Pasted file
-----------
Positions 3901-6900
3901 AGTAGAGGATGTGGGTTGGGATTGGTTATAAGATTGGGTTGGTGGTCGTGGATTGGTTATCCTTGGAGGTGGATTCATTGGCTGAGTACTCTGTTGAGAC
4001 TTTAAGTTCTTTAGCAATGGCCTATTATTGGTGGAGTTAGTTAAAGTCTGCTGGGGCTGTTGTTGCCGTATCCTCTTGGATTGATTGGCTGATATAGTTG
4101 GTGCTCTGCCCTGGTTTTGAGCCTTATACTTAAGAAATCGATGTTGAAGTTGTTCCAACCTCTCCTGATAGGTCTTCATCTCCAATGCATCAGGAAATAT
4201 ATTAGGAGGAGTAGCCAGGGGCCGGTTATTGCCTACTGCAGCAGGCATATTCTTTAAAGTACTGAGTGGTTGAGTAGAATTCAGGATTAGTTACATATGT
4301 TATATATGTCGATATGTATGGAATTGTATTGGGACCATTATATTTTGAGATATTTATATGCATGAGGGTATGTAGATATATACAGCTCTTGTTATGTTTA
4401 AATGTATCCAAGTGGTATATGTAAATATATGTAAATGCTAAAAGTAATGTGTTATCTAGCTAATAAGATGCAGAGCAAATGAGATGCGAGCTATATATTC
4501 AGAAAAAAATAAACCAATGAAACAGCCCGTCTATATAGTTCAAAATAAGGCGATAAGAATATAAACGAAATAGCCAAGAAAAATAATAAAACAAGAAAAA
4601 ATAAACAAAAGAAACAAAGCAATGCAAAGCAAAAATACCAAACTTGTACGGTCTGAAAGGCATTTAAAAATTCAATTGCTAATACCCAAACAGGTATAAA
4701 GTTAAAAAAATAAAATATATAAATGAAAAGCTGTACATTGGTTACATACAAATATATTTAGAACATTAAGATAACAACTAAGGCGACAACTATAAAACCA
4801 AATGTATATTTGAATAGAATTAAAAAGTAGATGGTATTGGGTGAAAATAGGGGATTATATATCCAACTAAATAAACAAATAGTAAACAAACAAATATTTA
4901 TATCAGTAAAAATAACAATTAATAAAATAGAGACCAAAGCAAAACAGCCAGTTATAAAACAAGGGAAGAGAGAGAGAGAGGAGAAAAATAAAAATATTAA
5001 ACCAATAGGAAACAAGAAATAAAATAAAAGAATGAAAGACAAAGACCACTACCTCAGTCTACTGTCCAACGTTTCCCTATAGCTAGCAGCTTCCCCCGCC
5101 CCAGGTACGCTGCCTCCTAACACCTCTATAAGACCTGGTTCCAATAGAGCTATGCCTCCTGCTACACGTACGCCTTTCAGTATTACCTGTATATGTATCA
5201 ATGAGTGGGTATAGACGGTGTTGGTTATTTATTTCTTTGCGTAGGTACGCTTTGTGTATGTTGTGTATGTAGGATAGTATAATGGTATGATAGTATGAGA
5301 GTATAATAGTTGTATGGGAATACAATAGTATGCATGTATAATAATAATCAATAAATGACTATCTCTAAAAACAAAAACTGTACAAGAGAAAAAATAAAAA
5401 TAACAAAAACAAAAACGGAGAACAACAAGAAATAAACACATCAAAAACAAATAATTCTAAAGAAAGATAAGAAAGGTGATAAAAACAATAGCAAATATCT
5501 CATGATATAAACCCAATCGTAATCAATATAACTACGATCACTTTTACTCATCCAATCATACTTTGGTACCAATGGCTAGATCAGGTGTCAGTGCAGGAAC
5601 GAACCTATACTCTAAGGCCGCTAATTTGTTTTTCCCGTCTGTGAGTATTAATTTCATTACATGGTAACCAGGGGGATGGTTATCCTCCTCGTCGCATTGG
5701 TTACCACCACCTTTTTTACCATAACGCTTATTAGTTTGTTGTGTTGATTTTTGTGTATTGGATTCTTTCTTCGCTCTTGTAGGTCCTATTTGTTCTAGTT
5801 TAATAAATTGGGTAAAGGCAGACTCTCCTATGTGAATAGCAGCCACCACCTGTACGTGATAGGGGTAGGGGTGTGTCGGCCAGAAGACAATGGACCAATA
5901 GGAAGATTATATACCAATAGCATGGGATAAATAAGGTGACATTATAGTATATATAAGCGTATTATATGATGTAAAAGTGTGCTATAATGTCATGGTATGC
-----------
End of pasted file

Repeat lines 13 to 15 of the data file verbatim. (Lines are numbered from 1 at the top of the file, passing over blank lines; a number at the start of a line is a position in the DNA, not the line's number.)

5001 ACCAATAGGAAACAAGAAATAAAATAAAAGAATGAAAGACAAAGACCACTACCTCAGTCTACTGTCCAACGTTTCCCTATAGCTAGCAGCTTCCCCCGCC
5101 CCAGGTACGCTGCCTCCTAACACCTCTATAAGACCTGGTTCCAATAGAGCTATGCCTCCTGCTACACGTACGCCTTTCAGTATTACCTGTATATGTATCA
5201 ATGAGTGGGTATAGACGGTGTTGGTTATTTATTTCTTTGCGTAGGTACGCTTTGTGTATGTTGTGTATGTAGGATAGTATAATGGTATGATAGTATGAGA